"Paul also used Babe the Blue Ox to pull the heavy tank wagon which was used to coat the newly-straightened lumber roads with ice in the winter, until one day the tank sprang a leak that trickled south and became the Mississippi River. After that, Babe stuck to hauling logs. Only he hated working in the summertime, so Paul had to paint the logging roads white after the spring thaw so that Babe would keep working through the summer.
"One summer, as Babe the Blue Ox was hauling a load of logs down the white-washed road and dreaming of the days when the winter would feel cold again and the logs would slide easier on the "ice," he glanced over the top of the mountain and caught a glimpse of a pretty yeller calf grazing in a field. Well, he twisted out of his harness lickety-split and stepped over the mountain to introduce himself. It was love at first sight, and Paul had to abandon his load and buy Bessie the Yeller Cow from the farmer before Babe would do any more hauling.
"Bessie the Yeller Cow grew to the massive, yet dainty proportions that were suitable for the mate of Babe the Blue Ox. She had long yellow eyelashes that tickled the lumberjacks standing on the other end of camp each time she blinked. She produced all the dairy products for the lumber camp. Each day, Sourdough Sam made enough butter from her cream to grease the giant pancake griddle and sometimes there was enough left over to butter the toast!
"The only bone of contention between Bessie and Babe was the weather. Babe loved the ice and snow, and Bessie loved warm summer days. One winter, Bessie grew so thin and pale that Paul Bunyan asked his clerk Johnny Inkslinger to make her a pair of green goggles, so she would think it was summer. After that, Bessie grew happy and fat again, and produced so much butter that Paul Bunyan used the leftovers to grease the whitewashed lumber roads in summer. With the roads so slick all year round, hauling logs became much easier for Babe the Blue Ox, and so Babe eventually came to like summer almost as much as Bessie."
"I like that one better," Wade said.
"Yeah, me too," Jarred agreed.
"Tell another one," Wade begged.
"It's getting late," Carl said. "I think you boys need to go to bed."
"Aw, Dad," Wade protested.
"No arguing," Carl said.
"And no carrying on," Steve added.
"Come on, guys, you're sleeping in the tent with Jon, Justin, Ethan, and me," Adam said.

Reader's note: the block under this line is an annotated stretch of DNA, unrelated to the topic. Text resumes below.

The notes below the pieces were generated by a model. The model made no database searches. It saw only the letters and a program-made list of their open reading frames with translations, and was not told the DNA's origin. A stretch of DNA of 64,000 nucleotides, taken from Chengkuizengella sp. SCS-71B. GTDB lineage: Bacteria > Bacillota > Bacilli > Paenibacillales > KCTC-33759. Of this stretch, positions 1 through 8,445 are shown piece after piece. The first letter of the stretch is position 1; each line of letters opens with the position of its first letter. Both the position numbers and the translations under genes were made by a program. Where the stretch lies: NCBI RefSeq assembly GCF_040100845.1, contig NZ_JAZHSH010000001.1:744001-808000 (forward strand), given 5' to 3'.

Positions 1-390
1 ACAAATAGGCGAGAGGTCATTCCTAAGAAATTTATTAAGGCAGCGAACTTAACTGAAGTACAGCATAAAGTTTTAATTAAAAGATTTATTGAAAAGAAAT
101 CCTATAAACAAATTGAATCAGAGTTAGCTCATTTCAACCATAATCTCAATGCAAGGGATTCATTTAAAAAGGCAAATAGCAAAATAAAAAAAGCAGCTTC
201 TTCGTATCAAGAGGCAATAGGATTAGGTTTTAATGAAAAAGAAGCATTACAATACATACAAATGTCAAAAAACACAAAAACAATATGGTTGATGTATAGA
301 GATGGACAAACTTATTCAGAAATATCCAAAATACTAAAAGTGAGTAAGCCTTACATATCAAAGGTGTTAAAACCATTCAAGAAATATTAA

Haden woke the next morning next to Kyle's warm body. "I smell bacon," Kyle said as he snuggled with Haden.
"We should get up," Haden said.
"I'm up, can't you tell?" Kyle teased.
"Oh shut up," Haden laughed. "We need to help with breakfast, right after a morning piss."
"We'll be right back to help," Kyle said as he and Haden headed for the bushes.
"Good timing," Steve said. "Everything is almost ready."
"You can wake up your brother and the other boys," Darrell said, when the two returned.
"Then you can wash up and help serve the juice."
"I hear them ... they're awake," Walter said.
Soon the group of youngsters was headed for the bushes, and returned ready for breakfast. "What's for breakfast?" Ethan asked as the boys sat at the table ready to eat.
"Nothing until you guys wash up," Scott, who was frying sausage, said.
It was a big breakfast of sausage, bacon, and pancakes, with plenty of juice and milk. Most of the adults opted for cups of hot coffee. The mountain of food was completely consumed, and the boys were ready to ride.
"Hey, Jeff, did you bring apples and peanut butter?" Adam asked when the group was about halfway up the mountain.
"I thought you were bringing them this time," Jeff said.
"Nobody told me," Adam said.
"Yes, I brought them," Jeff said with a laugh.
After enjoying the snack, the riders remounted and continued to the top of the mountain. "This is amazing up here," George said.
"Uncle George, that's our house over there," Adam pointed out.
"Ours is next to it," Justin added.
"And you can see ours too," Jarred said.
"Ours is too far to see," Wade said.
"And you can see our barn," Jon said.
"Hey, Uncle George, you can see your house over in that direction," Adam said pointing in the direction of his uncle's house.
"And there's the Reed Center," Jon said.
"Ray, you're lucky to own all of this beautiful land," George remarked.
"I'm lucky that my parents and grandparents had the foresight to see the value in it," Ray said.
"Dad, what's for lunch, I'm hungry?" Adam asked.
"Imagine that," Haden teased.
"Shut up, Haden, I bet the others are too," Adam countered.
The other boys quickly came to Adam's defense and agreed.
"We have chicken or tuna sandwiches," Darrell said. "There're also individual packets of baby carrots."
"And I have juice boxes in my saddle bags," Adam added.
After lunch, the gang rode back down to camp and prepared to head home. "Guys, I don't know when I've enjoyed myself so much," George said. "Thanks for letting me join you."
"We're happy to have you, you're family," Ray said.